A dreary, heavy percussive drone of Vincenzo Lamagna’s original score fills the atmosphere. The curtain splits and we see a rough textured concrete wall with a group of Outcasts pushing up against it. One at a time they release themselves and face us arms to their sides, palms open.
At a second glance, we see hand prints on the wall-- perhaps the handprints of Outcasts that have passed. A powerful and symbolic image is etched into our minds.
Already at the edge of our seats with our jaws dropped we can’t help but think: Akram Khan’s Giselle is going to be like none other.
With no doubt, Khan stays true to the storyline: Giselle, a peasant - in Khan’s version, a factory worker- falls deeply in love with Albrecht only to find out he is a nobleman already betrothed to another. Upon learning the truth, feeling lost and betrayed, Giselle dies of madness and grief. We see her return in the afterlife amongst the Wilis, an entourage of ghost-women that have also been wronged.
What makes this rendition so unique, in this writer’s view, is that Khan saturates his own story into the original. More, he draws from his personal dance history- Bengali folk dance and Kathak (one of the 8 major classical Indian dance forms) and weaves it ever so perfectly into his contemporary choreography.
We meet Hilarion (danced by Jeffrey Cirio in Thursday evening’s performance), Giselle’s jealous lover. His solo begins as if shocked by electricity; it is full of power and is quite confrontational. He is enraged by Albrecht’s love for Giselle and wants nothing more than to destroy it. It is Hilarion that points us to our Giselle (danced by Alina Cojucaru) and Albrecht (danced by Isaac Hernandez) for the evening.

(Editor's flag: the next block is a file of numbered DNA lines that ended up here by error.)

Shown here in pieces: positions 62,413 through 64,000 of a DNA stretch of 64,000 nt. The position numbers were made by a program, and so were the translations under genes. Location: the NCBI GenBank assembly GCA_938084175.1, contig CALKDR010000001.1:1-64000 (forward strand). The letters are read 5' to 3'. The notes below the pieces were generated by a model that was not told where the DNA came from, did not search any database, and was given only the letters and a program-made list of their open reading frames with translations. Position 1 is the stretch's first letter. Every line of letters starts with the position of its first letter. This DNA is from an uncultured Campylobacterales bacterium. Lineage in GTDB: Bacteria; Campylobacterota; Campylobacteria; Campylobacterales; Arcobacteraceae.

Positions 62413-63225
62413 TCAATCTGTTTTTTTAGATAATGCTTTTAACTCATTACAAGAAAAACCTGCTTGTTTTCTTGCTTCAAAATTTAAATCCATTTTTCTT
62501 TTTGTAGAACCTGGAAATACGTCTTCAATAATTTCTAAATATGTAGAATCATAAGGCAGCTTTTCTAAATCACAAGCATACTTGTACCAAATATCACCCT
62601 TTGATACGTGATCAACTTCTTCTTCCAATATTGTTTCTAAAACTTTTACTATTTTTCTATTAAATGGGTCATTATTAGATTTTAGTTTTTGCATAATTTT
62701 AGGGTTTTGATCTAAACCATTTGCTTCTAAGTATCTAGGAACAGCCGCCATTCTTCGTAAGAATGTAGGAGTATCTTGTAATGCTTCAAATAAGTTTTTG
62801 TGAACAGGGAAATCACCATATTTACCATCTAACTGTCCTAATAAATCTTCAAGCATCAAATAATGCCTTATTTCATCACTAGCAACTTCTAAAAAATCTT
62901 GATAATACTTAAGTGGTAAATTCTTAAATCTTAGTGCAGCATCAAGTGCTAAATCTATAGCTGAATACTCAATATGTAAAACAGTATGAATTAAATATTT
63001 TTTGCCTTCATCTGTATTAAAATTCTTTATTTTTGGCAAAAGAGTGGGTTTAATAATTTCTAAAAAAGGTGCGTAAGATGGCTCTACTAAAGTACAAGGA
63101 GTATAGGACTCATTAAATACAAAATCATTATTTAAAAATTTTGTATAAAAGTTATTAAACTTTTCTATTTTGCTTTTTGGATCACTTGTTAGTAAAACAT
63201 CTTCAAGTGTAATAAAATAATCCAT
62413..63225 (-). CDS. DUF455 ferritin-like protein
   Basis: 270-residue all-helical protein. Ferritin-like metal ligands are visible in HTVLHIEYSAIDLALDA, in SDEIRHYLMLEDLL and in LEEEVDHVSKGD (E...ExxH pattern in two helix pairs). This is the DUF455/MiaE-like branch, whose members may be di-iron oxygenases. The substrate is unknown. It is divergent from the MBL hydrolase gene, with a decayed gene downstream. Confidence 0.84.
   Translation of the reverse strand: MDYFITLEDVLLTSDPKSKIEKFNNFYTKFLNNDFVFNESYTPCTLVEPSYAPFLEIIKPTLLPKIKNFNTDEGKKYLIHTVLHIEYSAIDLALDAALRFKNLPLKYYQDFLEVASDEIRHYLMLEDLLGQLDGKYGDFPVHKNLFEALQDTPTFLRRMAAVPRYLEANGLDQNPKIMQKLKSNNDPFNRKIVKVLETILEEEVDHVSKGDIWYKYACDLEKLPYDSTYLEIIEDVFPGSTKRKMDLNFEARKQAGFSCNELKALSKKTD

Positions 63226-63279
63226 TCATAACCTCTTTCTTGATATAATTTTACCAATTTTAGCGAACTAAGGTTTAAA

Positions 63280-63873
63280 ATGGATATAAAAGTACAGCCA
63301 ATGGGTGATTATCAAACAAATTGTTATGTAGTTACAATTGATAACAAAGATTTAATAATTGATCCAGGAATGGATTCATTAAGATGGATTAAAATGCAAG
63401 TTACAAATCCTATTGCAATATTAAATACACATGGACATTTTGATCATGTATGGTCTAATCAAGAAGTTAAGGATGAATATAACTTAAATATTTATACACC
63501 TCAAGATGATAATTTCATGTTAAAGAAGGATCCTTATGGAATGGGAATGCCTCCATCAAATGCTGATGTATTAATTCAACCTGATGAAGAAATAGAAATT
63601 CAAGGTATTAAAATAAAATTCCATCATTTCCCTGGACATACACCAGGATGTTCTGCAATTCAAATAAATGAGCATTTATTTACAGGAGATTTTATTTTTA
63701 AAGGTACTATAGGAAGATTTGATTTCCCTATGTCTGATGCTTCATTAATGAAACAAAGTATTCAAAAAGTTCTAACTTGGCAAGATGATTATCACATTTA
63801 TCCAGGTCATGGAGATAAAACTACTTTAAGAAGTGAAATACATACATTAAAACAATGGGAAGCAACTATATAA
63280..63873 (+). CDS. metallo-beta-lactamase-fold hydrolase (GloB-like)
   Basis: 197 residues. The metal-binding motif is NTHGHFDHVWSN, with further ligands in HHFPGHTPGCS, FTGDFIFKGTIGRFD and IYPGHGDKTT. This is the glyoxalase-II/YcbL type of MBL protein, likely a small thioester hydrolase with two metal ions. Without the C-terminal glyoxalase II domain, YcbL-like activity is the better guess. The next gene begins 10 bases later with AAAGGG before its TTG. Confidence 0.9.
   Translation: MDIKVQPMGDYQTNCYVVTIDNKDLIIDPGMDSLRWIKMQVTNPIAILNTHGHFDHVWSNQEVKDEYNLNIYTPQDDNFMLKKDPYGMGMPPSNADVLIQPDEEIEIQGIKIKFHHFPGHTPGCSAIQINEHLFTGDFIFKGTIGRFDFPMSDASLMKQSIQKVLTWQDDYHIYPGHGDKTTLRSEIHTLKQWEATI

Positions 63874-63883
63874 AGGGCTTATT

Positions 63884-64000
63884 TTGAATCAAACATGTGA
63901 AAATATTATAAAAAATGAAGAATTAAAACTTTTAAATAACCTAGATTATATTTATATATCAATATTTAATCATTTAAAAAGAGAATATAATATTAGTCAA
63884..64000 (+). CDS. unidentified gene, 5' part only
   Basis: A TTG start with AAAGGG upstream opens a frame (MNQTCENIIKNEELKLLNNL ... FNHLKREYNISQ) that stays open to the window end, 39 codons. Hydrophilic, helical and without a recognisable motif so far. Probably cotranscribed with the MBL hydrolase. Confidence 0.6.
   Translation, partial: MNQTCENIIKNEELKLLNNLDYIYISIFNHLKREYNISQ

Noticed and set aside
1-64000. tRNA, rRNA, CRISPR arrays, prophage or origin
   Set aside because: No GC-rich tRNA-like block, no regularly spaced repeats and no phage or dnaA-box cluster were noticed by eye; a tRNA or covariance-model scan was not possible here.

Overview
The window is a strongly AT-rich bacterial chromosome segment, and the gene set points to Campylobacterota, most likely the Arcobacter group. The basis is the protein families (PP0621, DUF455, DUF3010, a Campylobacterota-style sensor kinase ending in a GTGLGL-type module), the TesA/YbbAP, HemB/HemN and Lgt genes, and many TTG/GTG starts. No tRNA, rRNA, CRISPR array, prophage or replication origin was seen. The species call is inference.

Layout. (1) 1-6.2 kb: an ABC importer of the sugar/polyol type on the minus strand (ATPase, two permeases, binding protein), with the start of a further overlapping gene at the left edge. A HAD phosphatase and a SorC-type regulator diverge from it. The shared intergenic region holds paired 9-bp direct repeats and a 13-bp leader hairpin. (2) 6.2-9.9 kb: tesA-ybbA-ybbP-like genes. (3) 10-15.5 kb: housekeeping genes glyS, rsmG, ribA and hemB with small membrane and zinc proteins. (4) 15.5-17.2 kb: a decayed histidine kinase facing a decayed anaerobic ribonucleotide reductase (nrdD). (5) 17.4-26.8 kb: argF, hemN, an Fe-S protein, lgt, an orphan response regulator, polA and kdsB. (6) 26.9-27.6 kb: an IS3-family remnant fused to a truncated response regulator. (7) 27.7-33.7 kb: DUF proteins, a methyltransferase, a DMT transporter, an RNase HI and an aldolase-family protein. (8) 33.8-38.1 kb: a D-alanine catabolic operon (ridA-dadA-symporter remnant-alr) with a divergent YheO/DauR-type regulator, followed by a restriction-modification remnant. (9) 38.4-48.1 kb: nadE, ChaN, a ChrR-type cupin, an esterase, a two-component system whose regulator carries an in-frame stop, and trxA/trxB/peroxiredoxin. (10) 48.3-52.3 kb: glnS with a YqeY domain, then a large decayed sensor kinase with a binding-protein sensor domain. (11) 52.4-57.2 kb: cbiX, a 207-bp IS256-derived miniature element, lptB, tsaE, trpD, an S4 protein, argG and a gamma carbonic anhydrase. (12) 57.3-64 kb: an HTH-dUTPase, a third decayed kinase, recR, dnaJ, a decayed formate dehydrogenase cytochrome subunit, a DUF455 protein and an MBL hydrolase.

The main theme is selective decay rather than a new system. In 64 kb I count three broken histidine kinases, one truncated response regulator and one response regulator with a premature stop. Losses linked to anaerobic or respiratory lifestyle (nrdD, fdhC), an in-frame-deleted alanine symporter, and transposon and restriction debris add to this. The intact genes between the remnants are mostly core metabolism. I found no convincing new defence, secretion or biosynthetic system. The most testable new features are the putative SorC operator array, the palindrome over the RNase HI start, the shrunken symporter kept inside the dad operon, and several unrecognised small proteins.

Giselle and Albrecht appear to be extensions of one another and the partnering is effortless. Hernandez sweeps her up into the air and brings her ever so gently to the ground, never letting her go. She closes her eyes, and touches his face, memorizing everything about it-- a tear jerking moment. The emotions left on the stage linger as Giselle’s fellow Outcasts fill the space. The couple is so obviously eager to be in each other’s arms.
The way that Khan choreographed this Albrecht and Giselle pas de deux is, in this writer’s view, sensational, as are the sections in which the Outcasts dance, perhaps the truest testament to Khan’s genius choreography. Inspired by the current state of Bangladeshi sweatshops, the Outcasts in this version are a group of factory workers. Much of their movement relishes in repetition much like a factory worker’s tasks. We see a group of 20 or so dancers completely in sync.. Their movement is low to the ground and weighted. We see intricate hand gestures jeweled throughout drawn from the choreographer’s Kathak dance training. This choreography tests the body’s range of motion and speed. It is quite impressive to see classically trained ballet dancers execute such complex choreography, especially knowing that they are unfamiliar to this technique and style of movement.
At one point the sound of a horn blares and demands our attention. The concrete wall begins to rotate revealing a slow motion couture fashion show-like entrance of The Landlords. They slither in with their noses turned up from their side of the world. They are dressed in the finest robes and geometrically shaped gowns-- a stark contrast to the tattered and dirty attire of the Outcasts. Bathilde (Begona Cao), Albrechts betrothed embodied high-and-mighty to a tee—her brief but tense interaction with Giselle especially examplng this when she delicately removes her arm-length glove, and instead of placing it directly in Giselle’s hands, she intentionally let’s it drop on the floor.